On the other hand, at the summer camp I worked at for the last 5 summers, there were numerous healthy older horses that wanted to be DONE. Those guys ranged in age from 17-25 and all they really wanted to do was sit out in somebody's pasture, have a little girl put flowers in their manes, and just live out the rest of their days quietly and happily.
However, we HAD to use them. I felt terrible doing it but we had no choice. They were obviously unhappy undersaddle - cinchy with no cause, totally ignored their riders, spent more time eating on trail rides than actually walking, basically every behavior that says "Let me be done NOW".
It was the saddest but those horses were definitly too old, mentally, to be being ridden.


And then, there's the horses that Copperhead mentioned, that take 3 days to recover from a 15 minute ride. Or the ones that any "forced" exercise makes weight fall off of, those guys are the ones that need to be done being ridden/worked.

I really think that sometimes people need spend less time making statements about horses and more time truly listeing to what the horse is saying.
If you looks closely and carefully, mostttt horses WILL take the time to tell you about how they feel about one thing or another. You, as the rider/owner, just have to take the time to see and understand the signals you're being given.
Tianimalz likes this.

Fabio - 13 year old Arabian/Lipizzaner gelding
Hazel - 14 year old Angora goat

Atticus - 4 year old LaMancha/Alpine cross goat

~
Rest peacefully, Lacey.

Last edited by Wallaby; 07-25-2012 at 08:08 PM.
Wallaby is online now  
post #8 of 17 Old 07-25-2012, 08:05 PM
Banned
 
Join Date: Jan 2009
Location: Goat Country
Posts: 1,907
• Horses: 0
Quote:
I really think that sometimes people need spend less time making statements about horses and more time truly listeing to what the horse is saying.
If you look closely and carefully, mostttt horses WILL take the time to tell you about how they feel about one thing or another. You, as the rider/owner, just have to take the time to see and understand the signals you're being given.


Thank you, you said what I wanted too, but in a much better way.
Wallaby likes this.
Tianimalz is offline  
post #9 of 17 Old 07-25-2012, 08:23 PM
Started
 
Join Date: May 2012
Posts: 2,249
• Horses: 0
I agree it depends on the horse. We have an old former race horse. He raced for 14 years and has been retired for 6. He rules his pasture. I tried to load him on the trailer to go to an event last year. He was very firm that he was RETIRED and did not see the point of getting in the trailer. He got in and went but he was clearly upset about the entire concept. Then again, I had a mare in her mid to late twenties who loved work and being fussed over. The oldest plod along mare until you set a jump in front of her. Then you could not hold her back or make her go around. Its all about the individual.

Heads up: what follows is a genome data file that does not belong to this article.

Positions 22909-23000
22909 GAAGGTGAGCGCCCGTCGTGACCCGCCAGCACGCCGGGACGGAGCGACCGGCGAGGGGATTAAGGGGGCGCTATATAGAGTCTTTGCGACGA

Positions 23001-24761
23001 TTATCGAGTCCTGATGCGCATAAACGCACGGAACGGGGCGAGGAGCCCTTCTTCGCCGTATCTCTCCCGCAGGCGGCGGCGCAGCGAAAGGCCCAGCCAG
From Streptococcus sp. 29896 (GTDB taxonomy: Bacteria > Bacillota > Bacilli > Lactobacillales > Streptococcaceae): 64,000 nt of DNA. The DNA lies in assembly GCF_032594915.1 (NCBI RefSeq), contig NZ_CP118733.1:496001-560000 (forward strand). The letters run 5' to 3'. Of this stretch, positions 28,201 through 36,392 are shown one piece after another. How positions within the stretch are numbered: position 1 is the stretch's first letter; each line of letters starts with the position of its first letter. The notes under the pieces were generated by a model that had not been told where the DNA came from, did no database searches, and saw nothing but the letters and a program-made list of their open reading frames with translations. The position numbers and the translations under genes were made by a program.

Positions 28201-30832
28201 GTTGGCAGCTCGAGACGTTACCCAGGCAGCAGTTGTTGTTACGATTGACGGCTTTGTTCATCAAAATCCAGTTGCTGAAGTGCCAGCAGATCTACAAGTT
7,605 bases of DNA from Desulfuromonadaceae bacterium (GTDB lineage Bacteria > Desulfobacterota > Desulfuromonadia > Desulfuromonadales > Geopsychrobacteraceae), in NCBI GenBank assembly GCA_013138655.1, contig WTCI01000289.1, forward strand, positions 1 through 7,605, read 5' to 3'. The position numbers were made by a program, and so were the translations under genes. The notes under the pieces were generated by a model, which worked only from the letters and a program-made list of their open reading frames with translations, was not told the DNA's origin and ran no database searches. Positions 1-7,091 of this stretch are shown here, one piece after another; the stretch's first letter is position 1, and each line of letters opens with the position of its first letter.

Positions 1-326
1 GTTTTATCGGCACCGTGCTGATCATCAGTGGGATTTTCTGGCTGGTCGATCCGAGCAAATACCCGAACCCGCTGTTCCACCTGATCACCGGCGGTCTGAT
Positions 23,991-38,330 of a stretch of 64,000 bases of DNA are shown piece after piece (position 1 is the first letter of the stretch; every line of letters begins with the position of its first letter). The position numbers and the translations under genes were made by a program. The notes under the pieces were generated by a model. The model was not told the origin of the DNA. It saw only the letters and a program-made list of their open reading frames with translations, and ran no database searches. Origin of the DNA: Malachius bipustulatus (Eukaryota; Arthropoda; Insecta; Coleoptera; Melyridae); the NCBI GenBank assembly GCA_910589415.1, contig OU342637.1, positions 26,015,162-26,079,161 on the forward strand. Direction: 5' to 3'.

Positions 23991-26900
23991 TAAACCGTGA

rookie is offline  
post #10 of 17 Old 07-25-2012, 11:07 PM
Green Broke
 
Join Date: Jan 2010
Location: south of nowhere, north of nothing
Posts: 4,642
• Horses: 6
i think she should spend a little more time paying attention in school to stop saying like..and to learn how much make up it too much...and spend less time talking about horses when shes probably never spent an hour at once on one...js.
trampis67 likes this.

*Insert something witty*
Roperchick is offline  
Reply

Quick Reply
Message:
Options

Register Now



In order to be able to post messages on the The Horse Forum forums, you must first register.

Already have a Horse Forum account?
Members are allowed only one account per person at the Horse Forum, so if you've made an account here in the past you'll need to continue using that account. Please do not create a new account or you may lose access to the Horse Forum. If you need help recovering your existing account, please Contact Us. We'll be glad to help!

New to the Horse Forum?
Please choose a username you will be satisfied with using for the duration of your membership at the Horse Forum. We do not change members' usernames upon request because that would make it difficult for everyone to keep track of who is who on the forum. For that reason, please do not incorporate your horse's name into your username so that you are not stuck with a username related to a horse you may no longer have some day, or use any other username you may no longer identify with or care for in the future.



User Name:
Password
Please enter a password for your user account. Note that passwords are case-sensitive.

Password:


Confirm Password:
Email Address
Please enter a valid email address for yourself.

Email Address:
OR

Log-in









Human Verification

In order to verify that you are a human and not a spam bot, please enter the answer into the following box below based on the instructions contained in the graphic.


Old Thread Warning
This thread is more than 90 days old. When a thread is this old, it is often better to start a new thread rather than post to it. However, If you feel you have something of value to add to this particular thread, you can do so by checking the box below before submitting your post.

Thread Tools
Show Printable Version Show Printable Version
Email this Page Email this Page



Similar Threads
Thread Thread Starter Forum Replies Last Post
...Am I just to big to ride horses? meganishername Plus Sized Riders 49 04-29-2012 05:55 AM
Can't ride with other horses toosexy4myspotz Horse Training 15 12-19-2011 08:54 PM
One of the horses I ride for someone kated Horse Pictures 4 09-22-2009 02:24 PM
What do you do when you can't ride or be around horses? claireauriga Horse Talk 15 07-28-2008 07:16 PM
Looking for horses to ride :) twinkle_toes Horse Talk 0 05-01-2008 09:17 PM

Posting Rules  
You may post new threads
You may post replies
You may not post attachments
You may not edit your posts

BB code is On
Smilies are On
[IMG] code is On
HTML code is Off
Trackbacks are On
Pingbacks are On
Refbacks are On

 
For the best viewing experience please update your browser to Google Chrome